County police have nearly doubled the number of Tasers carried by officers after finding that a six-month pilot project for the device resulted in no serious injuries to suspects and a decrease in officer injuries during arrest attempts.
The trial period, which lasted from July 2007 to January 2008, showed drops in officer injuries, use of force and complaints about use of force, said Maj. Merritt Bender, deputy chief of investigations and special operations.
Since officers in Howard began using the devices in July, there have been no serious injuries to officers or suspects, said Bender, who oversees the Taser program. The department has encountered no complaints from suspects or had to launch any internal investigations, said Sherry Llewellyn, police spokeswoman.
"The areas we were hoping it would have a positive effect on, it had a positive effect on," Bender said.
Since the pilot program ended in January, the department has increased its Taser stockpile from 25 to 43, Bender said. To date, there have been 20 discharges (when the Taser is used) and 23 deployments (when an officer draws the device and points it at the suspect).
That leads police to the conclusion that more than half of the time the Tasers have been drawn, the suspects complied before officers had to use them, resulting in no injuries to them or the officers.
"We were getting compliance with less physical aggression," he said.
A Taser is an example of a conducted energy device that a growing number of police departments around the country have begun using as a less-lethal alternative for apprehending suspects. The device works by firing probes from the gun onto a person. The probes are connected to the device, which sends an electrical jolt that causes a person to immediately lose neuromuscular control.
TX26, the model used by Howard and many other police agencies, delivers 50,000 volts. But the harmful components of the electricity delivered are less than that of a Christmas tree light bulb, Bender said.
A National Institute of Justice report says more than a quarter-million Tasers or similar devices are used in law enforcement agencies nationwide, but the weapons have drawn criticism over a suspected link to deaths of people who have used drugs before being stunned or had heart conditions. In Maryland, at least four people died last year after the weapon was used on them.
Amnesty International, a human rights organization that has been tracking Taser deaths since 2001, has expressed concerns over the device. Dalia Hashad, the group's director of the USA program, said more research is needed on Tasers' effects on vulnerable populations, including those under the influence of narcotics and the mentally ill. She added that the lack of continuity among police departments about the device's level of force often makes them more likely to be abused.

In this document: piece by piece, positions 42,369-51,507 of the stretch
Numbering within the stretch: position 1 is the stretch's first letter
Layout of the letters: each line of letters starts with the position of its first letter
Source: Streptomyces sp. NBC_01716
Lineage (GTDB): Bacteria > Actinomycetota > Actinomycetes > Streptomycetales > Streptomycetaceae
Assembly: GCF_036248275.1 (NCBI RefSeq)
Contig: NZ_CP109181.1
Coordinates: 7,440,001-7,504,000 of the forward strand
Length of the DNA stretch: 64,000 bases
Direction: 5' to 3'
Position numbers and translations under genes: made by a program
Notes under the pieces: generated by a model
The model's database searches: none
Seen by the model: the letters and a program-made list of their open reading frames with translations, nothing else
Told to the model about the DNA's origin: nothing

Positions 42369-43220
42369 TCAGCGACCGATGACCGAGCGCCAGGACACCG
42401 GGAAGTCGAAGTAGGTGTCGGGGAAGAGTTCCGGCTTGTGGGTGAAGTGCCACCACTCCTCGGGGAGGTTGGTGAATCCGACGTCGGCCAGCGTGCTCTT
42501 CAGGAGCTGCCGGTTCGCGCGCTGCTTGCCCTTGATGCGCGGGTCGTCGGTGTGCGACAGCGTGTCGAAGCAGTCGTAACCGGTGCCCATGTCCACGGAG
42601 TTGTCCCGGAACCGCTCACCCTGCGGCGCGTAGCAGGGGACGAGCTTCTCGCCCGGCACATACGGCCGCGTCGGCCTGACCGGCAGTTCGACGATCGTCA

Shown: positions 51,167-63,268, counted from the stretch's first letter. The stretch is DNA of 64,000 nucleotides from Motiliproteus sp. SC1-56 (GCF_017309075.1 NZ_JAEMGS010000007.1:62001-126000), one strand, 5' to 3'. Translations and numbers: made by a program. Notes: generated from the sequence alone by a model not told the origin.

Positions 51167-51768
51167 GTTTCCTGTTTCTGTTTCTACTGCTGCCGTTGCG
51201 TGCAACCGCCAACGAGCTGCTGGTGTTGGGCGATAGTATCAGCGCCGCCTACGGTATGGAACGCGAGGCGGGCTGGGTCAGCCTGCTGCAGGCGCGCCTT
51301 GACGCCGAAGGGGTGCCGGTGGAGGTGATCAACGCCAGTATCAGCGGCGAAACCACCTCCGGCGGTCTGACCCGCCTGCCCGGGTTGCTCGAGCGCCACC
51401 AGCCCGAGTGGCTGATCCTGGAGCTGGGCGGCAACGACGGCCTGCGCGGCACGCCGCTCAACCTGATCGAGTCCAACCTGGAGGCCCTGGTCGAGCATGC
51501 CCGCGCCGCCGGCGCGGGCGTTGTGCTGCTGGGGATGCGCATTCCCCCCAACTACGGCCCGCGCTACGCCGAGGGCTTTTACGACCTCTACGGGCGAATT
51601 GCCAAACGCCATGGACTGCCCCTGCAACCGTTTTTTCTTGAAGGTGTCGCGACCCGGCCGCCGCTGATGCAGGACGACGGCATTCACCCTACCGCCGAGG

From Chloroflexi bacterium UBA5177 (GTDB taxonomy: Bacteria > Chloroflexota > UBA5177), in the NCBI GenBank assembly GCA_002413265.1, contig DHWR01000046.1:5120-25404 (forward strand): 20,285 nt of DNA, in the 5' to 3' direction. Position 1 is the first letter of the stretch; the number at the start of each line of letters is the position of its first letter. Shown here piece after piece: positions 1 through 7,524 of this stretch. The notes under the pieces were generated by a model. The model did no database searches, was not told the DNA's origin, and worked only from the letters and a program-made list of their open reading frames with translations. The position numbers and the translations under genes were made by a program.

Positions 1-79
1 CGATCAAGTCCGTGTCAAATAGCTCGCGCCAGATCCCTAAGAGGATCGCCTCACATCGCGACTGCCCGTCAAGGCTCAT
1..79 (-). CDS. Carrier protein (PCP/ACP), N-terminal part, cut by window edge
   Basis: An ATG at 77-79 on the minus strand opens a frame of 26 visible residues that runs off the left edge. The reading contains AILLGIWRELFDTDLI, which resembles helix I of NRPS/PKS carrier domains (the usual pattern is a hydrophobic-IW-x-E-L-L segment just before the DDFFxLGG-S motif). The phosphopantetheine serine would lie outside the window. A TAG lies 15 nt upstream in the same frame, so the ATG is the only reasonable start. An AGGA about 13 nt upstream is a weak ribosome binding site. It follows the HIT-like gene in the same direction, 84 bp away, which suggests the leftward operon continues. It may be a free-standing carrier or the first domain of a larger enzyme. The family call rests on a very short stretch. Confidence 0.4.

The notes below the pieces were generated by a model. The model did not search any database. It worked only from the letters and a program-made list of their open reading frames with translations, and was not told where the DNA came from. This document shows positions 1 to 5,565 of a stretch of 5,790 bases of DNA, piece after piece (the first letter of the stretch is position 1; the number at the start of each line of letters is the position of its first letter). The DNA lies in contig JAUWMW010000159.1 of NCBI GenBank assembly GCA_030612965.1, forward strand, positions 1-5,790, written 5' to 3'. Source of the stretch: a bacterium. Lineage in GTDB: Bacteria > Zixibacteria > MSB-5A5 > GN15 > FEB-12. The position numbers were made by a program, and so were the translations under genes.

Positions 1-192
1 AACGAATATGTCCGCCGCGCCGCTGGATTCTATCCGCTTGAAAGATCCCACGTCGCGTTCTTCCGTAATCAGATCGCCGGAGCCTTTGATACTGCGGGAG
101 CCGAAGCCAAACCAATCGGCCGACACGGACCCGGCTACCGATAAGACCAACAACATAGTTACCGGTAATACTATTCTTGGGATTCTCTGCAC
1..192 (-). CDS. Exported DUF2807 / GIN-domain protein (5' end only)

"The fact that it's all over the place on the use-of-force continuum ... shows there's no consensus about when to use the weapon," Hashad said.
In hopes of preventing injuries and deaths, Howard police have implemented strict policies for using the devices, Bender said. Officers can draw the devices when suspects show physical resistance. Exceptions include when a suspect is markedly larger than the officer or when the suspect has a known history of resisting arrest, Bender said.
In a recent New York case, a suspect fell from a ledge and died after being stunned. Howard officers are trained not to use a Taser when a suspect is handcuffed, in control of a vehicle or motorcycle, if an explosive device may be present, or if the person could fall. Officers are required to give a verbal warning before shooting. Anyone who has been "tased" must be taken to a hospital by ambulance and examined, Bender said.
"We have the benefit of others' experience," Llewellyn said.
During the pilot program, each of the department's 20 patrol squads had a Taser, Bender said. Others were distributed to the special-assignments squads, such as street drugs and warrants units. Officers drew the weapons 15 times and discharged them seven times. In all of the cases, the suspect had threatened to hurt someone, and some were armed with weapons, Bender said.
The department has trained about 10 backup officers, who are able to use the Tasers if the primary operators are not working. Supervisors checked personnel and work histories of officers who requested the devices. Bender said the officers chosen are the "most reliable with proven track records."
Since the pilot program ended, the department has bought a training suit that allows officers to practice aiming the device at a running or moving subject. Other training includes effective ways to aim, and the effects of a suspect's thick, heaving clothing.
For now, the department is satisfied with the number of officers using Tasers and has no plans to expand the program further in the near future, Bender said.
"We're not seeing a lot of cases where they're calling for them and not having them readily available," he said.